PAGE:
The Dictionary Wars: The American fight over the English language
Princeton University Press (Footprint), $43 hb, 368 pp, 9780691188911
The title of this book refers to the battle for market dominance between the editors and publishers of two rival dictionaries, the one edited by Noah Webster and the other by Joseph Worcester. This battle took place largely between 1829 and 1864, and it was played out in the newspapers and by means of pamphlet warfare, with such titles as A Gross Literary Fraud Exposed, Relating to the Publication of Worcester’s Dictionary in London.
The title also alerts us to the fact that its wider narrative begins in 1783, the final year of the American War of Independence (1775–83), and ends in 1864 in the midst of the American Civil War (1861–65). 1783 was the year Noah Webster (1758–1843) published his first influential work, the Blue-backed Speller, aimed at teaching schoolchildren to spell. Royalties from this work underwrote many of Webster’s later lexicographical enterprises, and the development of the spelling bee in American schools was a significant offshoot of the Speller. 1864 was the year of publication of An American Dictionary of the English Language by Noah Webster, the edition of Webster’s dictionary that marked its triumph over all competitors.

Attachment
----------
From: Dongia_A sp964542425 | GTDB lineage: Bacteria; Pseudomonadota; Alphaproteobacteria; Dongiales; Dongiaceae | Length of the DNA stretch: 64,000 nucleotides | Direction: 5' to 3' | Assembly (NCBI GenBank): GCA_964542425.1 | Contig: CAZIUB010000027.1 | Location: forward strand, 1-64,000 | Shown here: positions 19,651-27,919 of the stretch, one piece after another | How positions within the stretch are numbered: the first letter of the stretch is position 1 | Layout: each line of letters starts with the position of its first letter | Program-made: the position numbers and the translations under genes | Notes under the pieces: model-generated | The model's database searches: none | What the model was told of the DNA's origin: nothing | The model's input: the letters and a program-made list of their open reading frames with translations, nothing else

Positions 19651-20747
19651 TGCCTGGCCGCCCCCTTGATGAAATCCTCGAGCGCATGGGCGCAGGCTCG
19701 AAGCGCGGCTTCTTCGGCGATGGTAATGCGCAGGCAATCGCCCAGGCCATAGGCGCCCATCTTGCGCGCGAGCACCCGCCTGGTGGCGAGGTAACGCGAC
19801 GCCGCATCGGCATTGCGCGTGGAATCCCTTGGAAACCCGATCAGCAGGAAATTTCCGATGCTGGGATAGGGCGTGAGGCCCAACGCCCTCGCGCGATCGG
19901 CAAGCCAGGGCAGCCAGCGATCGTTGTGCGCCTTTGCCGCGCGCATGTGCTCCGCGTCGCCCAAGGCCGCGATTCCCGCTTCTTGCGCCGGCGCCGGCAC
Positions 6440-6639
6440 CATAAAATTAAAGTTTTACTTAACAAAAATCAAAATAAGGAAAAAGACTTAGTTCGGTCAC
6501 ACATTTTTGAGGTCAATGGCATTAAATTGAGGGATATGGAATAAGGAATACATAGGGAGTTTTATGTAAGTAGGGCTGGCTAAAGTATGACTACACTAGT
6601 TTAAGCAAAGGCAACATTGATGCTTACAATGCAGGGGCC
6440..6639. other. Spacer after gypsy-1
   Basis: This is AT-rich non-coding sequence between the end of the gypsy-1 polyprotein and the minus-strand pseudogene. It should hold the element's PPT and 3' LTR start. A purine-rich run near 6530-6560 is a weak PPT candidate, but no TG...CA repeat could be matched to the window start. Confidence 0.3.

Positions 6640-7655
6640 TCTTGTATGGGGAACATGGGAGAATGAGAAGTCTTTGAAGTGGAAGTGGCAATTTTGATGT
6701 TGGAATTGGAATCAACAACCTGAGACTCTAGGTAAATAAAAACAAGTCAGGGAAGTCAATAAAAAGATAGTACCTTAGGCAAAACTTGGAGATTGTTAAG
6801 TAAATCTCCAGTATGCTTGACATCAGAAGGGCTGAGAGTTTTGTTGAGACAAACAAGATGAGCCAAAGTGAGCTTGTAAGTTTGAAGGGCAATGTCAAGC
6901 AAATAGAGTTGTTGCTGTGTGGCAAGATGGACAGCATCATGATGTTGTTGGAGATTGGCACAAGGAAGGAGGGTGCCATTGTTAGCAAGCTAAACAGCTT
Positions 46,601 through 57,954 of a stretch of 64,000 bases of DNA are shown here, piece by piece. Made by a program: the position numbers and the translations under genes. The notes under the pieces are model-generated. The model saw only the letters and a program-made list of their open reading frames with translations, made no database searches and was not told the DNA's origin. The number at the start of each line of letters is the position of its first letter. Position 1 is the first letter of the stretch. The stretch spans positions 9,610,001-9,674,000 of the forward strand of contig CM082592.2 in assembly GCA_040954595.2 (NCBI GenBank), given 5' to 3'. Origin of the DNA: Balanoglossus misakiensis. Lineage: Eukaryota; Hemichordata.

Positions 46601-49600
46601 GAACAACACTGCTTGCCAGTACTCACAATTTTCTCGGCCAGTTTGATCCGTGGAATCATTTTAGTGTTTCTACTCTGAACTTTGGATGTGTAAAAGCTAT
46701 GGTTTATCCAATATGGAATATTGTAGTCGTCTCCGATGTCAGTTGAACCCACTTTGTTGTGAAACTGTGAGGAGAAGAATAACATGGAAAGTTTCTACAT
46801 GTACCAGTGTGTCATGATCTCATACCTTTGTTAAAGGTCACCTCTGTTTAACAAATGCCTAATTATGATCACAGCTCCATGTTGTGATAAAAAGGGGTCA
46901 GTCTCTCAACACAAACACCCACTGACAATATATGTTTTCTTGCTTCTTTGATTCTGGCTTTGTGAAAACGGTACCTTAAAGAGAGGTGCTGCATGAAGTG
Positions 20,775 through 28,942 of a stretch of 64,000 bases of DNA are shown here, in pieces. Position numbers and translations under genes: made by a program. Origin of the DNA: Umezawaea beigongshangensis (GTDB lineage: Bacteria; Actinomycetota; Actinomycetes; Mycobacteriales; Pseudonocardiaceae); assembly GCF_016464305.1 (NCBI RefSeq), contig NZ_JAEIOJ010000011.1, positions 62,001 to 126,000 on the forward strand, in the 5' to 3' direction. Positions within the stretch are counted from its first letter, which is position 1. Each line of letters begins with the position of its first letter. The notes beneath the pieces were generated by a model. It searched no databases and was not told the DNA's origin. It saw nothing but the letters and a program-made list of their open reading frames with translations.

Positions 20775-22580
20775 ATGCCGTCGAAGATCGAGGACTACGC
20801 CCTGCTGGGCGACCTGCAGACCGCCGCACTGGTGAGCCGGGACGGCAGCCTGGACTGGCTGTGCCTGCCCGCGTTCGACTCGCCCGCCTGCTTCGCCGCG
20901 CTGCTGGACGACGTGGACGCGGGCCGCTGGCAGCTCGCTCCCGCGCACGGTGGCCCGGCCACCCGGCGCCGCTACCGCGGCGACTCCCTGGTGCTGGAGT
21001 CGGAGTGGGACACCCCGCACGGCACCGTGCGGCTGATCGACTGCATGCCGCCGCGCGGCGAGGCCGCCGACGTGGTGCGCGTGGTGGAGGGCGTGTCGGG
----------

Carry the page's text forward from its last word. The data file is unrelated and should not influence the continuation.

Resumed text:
Webster’s first dictionary war, like the War of Independence, was with Britain. The political revolution began in 1775 during Webster’s first year at Yale. After graduation, law did not provide a satisfactory living, so he turned to teaching and the publication of school textbooks. He became particularly concerned about the influence of British textbooks in American schools, and about the high prestige of Dr Johnson’s A Dictionary of the English Language in America. Following America’s successful political break from Britain, Webster came to the belief that there needed to be a linguistic break as well. An American national language should be seen as central to an American cultural War of Independence. In 1789 he wrote: ‘As an independent nation, our honor requires us to have a system of our own, in language as well as government.’